Indians Want 1500 Anti-Material Rifles

The Indian Army has released an RFI that is requesting interested companies to submit a proposal for 1500 Anti-Material Rifles (AMR as per Indian Army). The rifles must be in a 12.7mm caliber (x108mm or .50 BMG wasn’t specified) and must weigh lighter than the Army’s current Denel NTW-20 in 20mm/14.5mm. They must be capable of accurately engaging targets out to 1800 meters using “armour piercing incendiary, tracer rounds, sabot light armor penetrator, armor piercing explosive incendiary and high explosive armor piercing incendiary ammunition. In addition, the rifles cannot weigh more than 15 kilograms (33 lb) for a combined weight (we assume this is fully loaded).

The reasons for this new RFI are two-fold- Operational Requirements and legacy replacement. Unfortunately for the Indian Army, the currently fielded Denel NTW-20 number only around 400 out of the original 1000 that were intended for the Army. Due to severe corruption, the remaining 600 couldn’t enter the country and Denel was effectively banned from doing business in India. Thus, the Indian Army has been left without appropriate numbers of anti-material rifles for the previous decade. The Operational Requirement for this RFI is looking for a rifle capable of penetrating bunkers and armored vehicles at long distances. Mostly this OR has to do with the issues the Indian Army faces in Jammu and Kashmir with the insurgency taking a very active stance against the Army. Beyond the cities in the province, the terrain consists of open mountain valleys and forests. This would be ideal employment for a long-range anti-material rifle provided the shooters have proper training.

So far TFB has learned of at least one company that is working on a bid, so it is possible that there may be a number of others interested. One of the specific requirements for international companies that the Indian Army has set forth is that, “them to explain whether they will be ready to offer transfer of technology (ToT) to the Indian industry for licensed manufacturing of the weapons. They have also been asked to whether ToT will be offered for sub-systems”. Unfortunately, I believe this might drive potential international companies with successful anti-material rifles away because of the possibility of the designs being locally produced and used to undercut their own sales.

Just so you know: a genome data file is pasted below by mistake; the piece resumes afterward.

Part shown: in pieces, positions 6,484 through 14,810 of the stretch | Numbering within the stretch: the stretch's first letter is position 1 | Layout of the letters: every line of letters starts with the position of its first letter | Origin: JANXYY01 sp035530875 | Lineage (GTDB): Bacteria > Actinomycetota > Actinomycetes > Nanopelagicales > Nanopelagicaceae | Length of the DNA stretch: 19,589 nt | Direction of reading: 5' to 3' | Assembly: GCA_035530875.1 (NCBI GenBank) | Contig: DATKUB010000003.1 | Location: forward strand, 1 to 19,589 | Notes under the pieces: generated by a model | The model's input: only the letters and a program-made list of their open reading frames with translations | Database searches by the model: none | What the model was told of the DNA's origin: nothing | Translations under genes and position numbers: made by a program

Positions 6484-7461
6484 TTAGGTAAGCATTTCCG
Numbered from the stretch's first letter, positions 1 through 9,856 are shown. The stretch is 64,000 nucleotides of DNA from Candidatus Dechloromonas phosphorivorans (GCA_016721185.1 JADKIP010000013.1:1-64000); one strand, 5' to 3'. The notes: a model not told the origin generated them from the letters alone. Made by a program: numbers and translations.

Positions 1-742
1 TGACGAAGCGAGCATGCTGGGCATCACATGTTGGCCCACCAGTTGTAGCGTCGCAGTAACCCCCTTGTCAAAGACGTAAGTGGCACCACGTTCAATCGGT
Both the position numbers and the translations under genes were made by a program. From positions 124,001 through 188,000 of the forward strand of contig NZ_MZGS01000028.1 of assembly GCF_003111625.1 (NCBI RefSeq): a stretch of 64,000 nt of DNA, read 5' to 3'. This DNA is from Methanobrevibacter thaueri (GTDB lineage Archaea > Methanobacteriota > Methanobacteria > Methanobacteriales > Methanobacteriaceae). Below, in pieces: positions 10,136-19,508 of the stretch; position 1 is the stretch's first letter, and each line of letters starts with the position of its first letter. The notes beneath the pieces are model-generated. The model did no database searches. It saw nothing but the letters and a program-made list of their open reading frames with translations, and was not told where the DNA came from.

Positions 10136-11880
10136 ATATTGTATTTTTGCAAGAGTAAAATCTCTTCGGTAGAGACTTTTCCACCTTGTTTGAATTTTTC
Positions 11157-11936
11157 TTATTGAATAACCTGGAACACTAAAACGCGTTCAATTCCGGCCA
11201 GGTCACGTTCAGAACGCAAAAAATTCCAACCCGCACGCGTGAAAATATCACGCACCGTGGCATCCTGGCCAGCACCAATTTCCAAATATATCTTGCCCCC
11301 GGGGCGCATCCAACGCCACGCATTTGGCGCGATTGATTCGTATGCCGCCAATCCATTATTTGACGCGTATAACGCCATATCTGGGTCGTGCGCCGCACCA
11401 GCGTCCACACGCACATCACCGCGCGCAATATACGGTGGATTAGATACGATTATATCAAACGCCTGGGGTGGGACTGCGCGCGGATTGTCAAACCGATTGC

Infantry Marine, based in the Midwest. Specifically interested in small arms history, development, and usage within the MENA region and Central Asia. To that end, I run Silah Report, a website dedicated to analyzing small arms history and news out of MENA and Central Asia.

Please feel free to get in touch with me about something I can add to a post, an error I’ve made, or if you just want to talk guns. I can be reached at


  • EdgyTrumpet

    “Due to severe corruption, the remaining 600 couldn’t enter the country
    and Denel was effectively banned from doing business in India.”
    Ironically enough, corruption is probably how the rifles got selected in the first place.

  • Mattblum

    I think the “license for local production” clause will be a deal breaker for most companies. There is no real protection from pirating the designs in India. Anyone that had what they consider proprietary design elements would be very “optimistic” to allow something like that.

    • TDog

      India’s been demanding that ever since they fell in love with Hillary Clinton’s “Make in India” comment. Heck, they loved it so much they turned it into an official policy point.

      Everything from jet fighters to rifles, they want other folks to give them the tech, tools, and dies, but even more hilariously, they also tend to insert demands that the foreign corporation warranty every bit of gear that Indian workers would produce.

      • john huscio

        You’d think a nation that produces so many doctors and tech workers would have their #$%t together as far as producing small arms goes…….but that doesn’t seem to be the case…

        • TDog

          That’s because all the smart ones left while the getting was good. The Indian bureaucracy is a clusterf*** of epic proportions and they are only exceeded in their idiocy by their elected officials, all of whom seem immune to the idea of anything other than cramming in fifteen words where two will do. Their official press statements are masterpieces of “say a lot but do nothing.”